The origins of the “loss of chance” doctrine are difficult to pinpoint but appear to include a handful of early tort cases,1 the “rescue” doctrine, certain contract cases,2 the Restatement (Second) of Torts,3 Hicks v. United States,4 and a 1981 Yale Law Review article.5
Hicks v. United States
The 1966 Fourth Circuit decision in Hicks is considered the seminal case on loss of chance. There, the decedent died of a bowel obstruction shortly after being examined and released by a physician at a naval base dispensary, who had diagnosed the decedent as having gastroenteritis.6 The court held that the physician had violated the applicable standard of care and that the plaintiff did not have to “show to a certainty that the patient would have lived had she been hospitalized and operated on promptly.”7
Quoting the noteworthy dictum:
When a defendant’s negligent action or inaction has effectively terminated a person’s chance of survival, it does not lie in the defendant’s mouth to raise conjectures as to the measure of the chances that he has put beyond the possibility of realization. If there was any substantial possibility of survival and the defendant destroyed it, he is answerable. Rarely is it possible to demonstrate to an absolute certainty what would have happened in circumstances that the wrongdoer did not allow to come to pass. The law does not in the existing circumstances require the plaintiff to show a certainty that the patient would have lived had she been hospitalized and operated on promptly. 8
Loss of Chance Doctrine is a rather unique theory of both causation and remedy. It is part of a trend in American jurisprudence which has been coined “relaxed causation,” which represents efforts to ease the causation burden in certain types of tort and business cases.
While Massachusetts is amongst the states that recognize this doctrine, not all jurisdictions recognize a right to recover for loss of chance, and those that do support such claims approach the issue in different ways.
Loss of Chance theory is intriguing. It is not solely a theory of factual causation, but rather a different way of looking at damages. In this case, the chance of securing a successful result is regarded as something of value, the loss of which is the actual damage.
Instead of the usual “but-for” causation, the plaintiff shows – from a different angle – that, “but for” the defendant’s tortious conduct, the “valuable chance” would not have been lost.
In the typical case, the patient alleges that better results would have occurred if the disease or condition had been properly diagnosed and treated more promptly than it actually was. Although there is a chance that the patient would have died or the condition would have worsened in any event, the patient alleges that timely treatment would have improved his or her chances, regardless of how low the chance of cure was at the time of the defendant’s failure to detect the disease. As I am alluding to – the doctrine is most commonly found in actions based on a failure to diagnose.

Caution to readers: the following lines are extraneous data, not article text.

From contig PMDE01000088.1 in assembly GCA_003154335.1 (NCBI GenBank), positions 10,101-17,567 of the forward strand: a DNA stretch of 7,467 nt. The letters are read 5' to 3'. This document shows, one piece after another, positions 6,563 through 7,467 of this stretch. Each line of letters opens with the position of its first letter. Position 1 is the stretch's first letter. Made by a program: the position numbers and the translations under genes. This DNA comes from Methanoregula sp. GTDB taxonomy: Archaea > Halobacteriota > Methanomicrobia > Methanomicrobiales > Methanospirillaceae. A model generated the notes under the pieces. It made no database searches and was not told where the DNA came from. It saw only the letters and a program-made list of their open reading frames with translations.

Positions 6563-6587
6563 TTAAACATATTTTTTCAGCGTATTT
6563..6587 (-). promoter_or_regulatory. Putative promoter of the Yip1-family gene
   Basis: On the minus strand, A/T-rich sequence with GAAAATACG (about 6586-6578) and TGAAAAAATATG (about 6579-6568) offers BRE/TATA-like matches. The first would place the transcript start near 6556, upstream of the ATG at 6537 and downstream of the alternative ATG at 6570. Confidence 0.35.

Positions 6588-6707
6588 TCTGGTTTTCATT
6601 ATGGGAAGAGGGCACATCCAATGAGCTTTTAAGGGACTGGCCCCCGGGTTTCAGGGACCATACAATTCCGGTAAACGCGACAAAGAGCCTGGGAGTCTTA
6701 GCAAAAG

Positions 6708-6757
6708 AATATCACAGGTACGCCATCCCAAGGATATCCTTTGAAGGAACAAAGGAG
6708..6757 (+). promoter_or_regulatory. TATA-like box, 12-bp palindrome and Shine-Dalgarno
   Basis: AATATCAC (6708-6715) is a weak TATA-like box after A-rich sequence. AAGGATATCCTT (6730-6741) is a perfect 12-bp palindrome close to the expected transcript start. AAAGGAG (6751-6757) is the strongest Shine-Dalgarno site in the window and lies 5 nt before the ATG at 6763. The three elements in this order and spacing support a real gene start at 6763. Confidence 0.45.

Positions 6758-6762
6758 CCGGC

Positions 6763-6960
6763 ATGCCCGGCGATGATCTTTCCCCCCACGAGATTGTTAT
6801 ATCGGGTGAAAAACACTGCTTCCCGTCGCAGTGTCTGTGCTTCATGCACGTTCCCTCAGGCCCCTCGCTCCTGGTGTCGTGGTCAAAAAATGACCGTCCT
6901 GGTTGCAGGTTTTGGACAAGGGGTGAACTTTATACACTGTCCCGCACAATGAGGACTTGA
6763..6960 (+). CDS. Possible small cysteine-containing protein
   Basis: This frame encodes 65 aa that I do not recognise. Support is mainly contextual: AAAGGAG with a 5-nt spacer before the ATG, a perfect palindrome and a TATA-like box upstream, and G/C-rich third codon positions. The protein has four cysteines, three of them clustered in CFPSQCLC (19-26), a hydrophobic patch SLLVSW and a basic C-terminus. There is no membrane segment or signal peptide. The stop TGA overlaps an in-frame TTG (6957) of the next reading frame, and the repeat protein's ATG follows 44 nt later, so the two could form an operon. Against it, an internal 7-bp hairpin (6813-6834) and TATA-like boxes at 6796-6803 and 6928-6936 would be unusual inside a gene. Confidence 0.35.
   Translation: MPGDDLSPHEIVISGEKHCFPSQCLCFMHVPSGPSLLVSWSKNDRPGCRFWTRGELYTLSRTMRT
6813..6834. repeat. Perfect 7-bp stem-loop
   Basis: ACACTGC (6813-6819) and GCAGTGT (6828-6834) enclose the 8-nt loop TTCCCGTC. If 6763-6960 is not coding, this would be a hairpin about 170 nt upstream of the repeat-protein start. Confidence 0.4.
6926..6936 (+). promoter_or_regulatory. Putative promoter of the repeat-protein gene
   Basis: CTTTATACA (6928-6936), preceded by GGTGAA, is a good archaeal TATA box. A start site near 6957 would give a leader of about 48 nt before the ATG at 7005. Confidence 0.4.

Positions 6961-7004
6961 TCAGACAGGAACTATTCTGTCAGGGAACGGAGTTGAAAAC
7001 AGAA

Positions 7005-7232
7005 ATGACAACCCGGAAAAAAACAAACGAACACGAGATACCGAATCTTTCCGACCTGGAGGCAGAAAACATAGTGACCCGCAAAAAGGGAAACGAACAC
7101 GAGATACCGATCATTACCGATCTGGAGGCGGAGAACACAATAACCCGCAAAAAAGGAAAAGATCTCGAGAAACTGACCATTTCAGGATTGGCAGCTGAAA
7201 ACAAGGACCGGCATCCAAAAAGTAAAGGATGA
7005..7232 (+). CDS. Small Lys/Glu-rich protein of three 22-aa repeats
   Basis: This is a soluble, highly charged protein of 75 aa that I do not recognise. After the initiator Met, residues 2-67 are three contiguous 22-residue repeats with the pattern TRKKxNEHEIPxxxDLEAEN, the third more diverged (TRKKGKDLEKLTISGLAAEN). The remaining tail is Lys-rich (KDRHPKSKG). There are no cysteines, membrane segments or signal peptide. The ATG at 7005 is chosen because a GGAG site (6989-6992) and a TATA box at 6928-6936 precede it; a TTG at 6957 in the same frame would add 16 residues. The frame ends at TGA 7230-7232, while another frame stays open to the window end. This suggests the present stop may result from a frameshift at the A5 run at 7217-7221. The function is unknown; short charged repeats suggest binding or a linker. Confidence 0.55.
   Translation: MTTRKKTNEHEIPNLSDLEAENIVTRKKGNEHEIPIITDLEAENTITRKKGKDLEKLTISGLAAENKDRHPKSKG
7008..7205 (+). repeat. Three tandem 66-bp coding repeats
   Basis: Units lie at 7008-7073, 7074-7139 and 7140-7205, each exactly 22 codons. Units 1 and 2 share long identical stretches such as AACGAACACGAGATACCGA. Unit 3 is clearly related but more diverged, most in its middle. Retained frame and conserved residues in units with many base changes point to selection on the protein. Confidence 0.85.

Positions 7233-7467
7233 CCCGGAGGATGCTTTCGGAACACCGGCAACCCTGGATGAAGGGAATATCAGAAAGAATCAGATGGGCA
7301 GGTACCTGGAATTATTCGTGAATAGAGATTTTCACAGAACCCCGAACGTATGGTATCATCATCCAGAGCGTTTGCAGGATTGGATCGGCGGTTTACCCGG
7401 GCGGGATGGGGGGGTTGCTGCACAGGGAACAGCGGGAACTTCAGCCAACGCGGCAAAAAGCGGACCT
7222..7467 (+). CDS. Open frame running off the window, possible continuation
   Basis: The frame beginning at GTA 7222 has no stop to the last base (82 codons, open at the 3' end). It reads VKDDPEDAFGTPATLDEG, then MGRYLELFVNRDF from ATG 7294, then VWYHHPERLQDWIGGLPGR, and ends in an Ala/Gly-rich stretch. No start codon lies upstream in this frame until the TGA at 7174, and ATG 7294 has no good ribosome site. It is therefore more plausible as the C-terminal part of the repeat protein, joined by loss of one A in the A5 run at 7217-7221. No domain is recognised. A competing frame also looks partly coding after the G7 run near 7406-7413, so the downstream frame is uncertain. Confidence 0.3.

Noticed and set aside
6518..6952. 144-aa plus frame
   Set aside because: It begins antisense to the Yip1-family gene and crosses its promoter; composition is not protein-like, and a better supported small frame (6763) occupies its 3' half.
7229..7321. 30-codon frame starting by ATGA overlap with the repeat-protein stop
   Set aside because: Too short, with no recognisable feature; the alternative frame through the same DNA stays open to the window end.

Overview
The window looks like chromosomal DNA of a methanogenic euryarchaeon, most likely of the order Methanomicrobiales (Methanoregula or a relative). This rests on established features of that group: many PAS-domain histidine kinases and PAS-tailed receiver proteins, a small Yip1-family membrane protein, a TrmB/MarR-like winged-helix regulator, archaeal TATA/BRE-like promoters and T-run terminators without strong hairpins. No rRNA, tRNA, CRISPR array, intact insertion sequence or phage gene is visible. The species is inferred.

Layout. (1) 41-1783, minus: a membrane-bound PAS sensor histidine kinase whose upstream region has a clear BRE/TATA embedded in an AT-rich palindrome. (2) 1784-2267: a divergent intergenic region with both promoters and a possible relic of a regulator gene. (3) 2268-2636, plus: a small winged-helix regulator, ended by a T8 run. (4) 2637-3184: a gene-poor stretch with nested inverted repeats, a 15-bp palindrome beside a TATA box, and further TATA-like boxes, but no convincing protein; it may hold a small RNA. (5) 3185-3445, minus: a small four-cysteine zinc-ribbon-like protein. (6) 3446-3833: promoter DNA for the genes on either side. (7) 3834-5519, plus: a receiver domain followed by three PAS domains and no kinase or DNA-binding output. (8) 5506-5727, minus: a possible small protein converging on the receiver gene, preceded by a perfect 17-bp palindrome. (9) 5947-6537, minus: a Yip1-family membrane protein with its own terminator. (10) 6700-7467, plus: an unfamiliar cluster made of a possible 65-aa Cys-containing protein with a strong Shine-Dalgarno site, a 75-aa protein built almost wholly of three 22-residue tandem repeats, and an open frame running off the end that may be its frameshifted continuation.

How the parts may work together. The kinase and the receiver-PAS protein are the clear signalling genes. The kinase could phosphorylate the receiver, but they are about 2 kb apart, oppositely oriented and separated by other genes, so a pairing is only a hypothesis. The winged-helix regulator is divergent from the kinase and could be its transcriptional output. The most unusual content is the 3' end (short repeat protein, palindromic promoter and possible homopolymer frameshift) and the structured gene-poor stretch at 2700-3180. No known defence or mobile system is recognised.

How it works in Massachusetts
The sentinel case in Massachusetts is Matsuyama v. Birnbaum, 452 Mass. 1, 890 N.E.2d 819 (2008).
Over a period of 3 years Kimiyoshi Matsuyama, a 42 year-old male complained of gastric distress dating back to 1988. A Japanese immigrant, he was at increased risk for gastric cancer based on ancestry, diet and tobacco use. Such risk factors are known to most general practitioners; particularly the dietary intake of cured and smoked ethnic foods.
His first doctor visit was July, 1995. He offered a history and complained of symptoms that should have immediately raised an eyebrow of suspicion and a referral to a gastroenterologist. Nevertheless, as the court pointed out, Dr. Birnbaum never ordered the requisite testing and workup that any competent physician would have done. Instead he was dismissive and made the diagnosis of gastrointestinal reflux and prescribed over-the-counter remedies.
The next doctor visit was October, 1996. The same symptoms were given and a similar course was followed. Similar visits were noted on September, 1998, August 1998, and November, 1998; each time with progressively worsening symptoms.
The tragedy in this case is that a Japanese immigrant who had pathognomonic clinical picture for gastric cancer was largely dismissed in a setting where a referral to the proper specialist is routine and the procedurally simple.
Nevertheless, finally in May, 1999, Birnbaum was faced with severe symptoms and he ordered appropriate testing. The finding was advanced-stage a gastic cancer. The patient succumbed to the cancer one year later.
At the wrongful death trial, the first expert testified that Birnbaum breached expected standard of care by not identifying the cancer in 1995 when it would have been curable at almost 100%. By not facilitating the diagnosis, Dr. Birnbaum’s negligence resulted in advanced and metastatic disease not curable and caused Matsuyama’s premature death.
Another expert presented TNM classification data (discussed infra) demonstrating that Matsuyama’s loss of chance amounted to 37.5%. The court determined that the full wrongful death damages was $875,000; awarding $328,125. The court clearly acknowledged that Dr. Birnbaum should not be able to avoid being held accountable.
In this case, a loss of chance award was the first in Massachusetts, thus acknowledging the inadequacy of the all or nothing rule. In so doing, the court had to overcome certain criticisms – the contention that a statistical likelihood of survival is but a “mere possibility” and therefore speculative. Id. at 18. The court went on to hold that he key is the reliability of the evidence available to the fact finder. Id.
Now that medical science has developed credible methods of quantifying the extent to which the malpractice damaged the patient’s prospects for survival, and in light of the strong public policy favoring compensation for victims of medical malpractice and the deterrence of deviations from appropriate standards of care, loss of chance of survival rightly assumes a place in our common law of wrongful death, and we so hold.
Matsuyama v. Birnbaum, 452 Mass. 1, 23–24.
The following is the formulation that the court applied.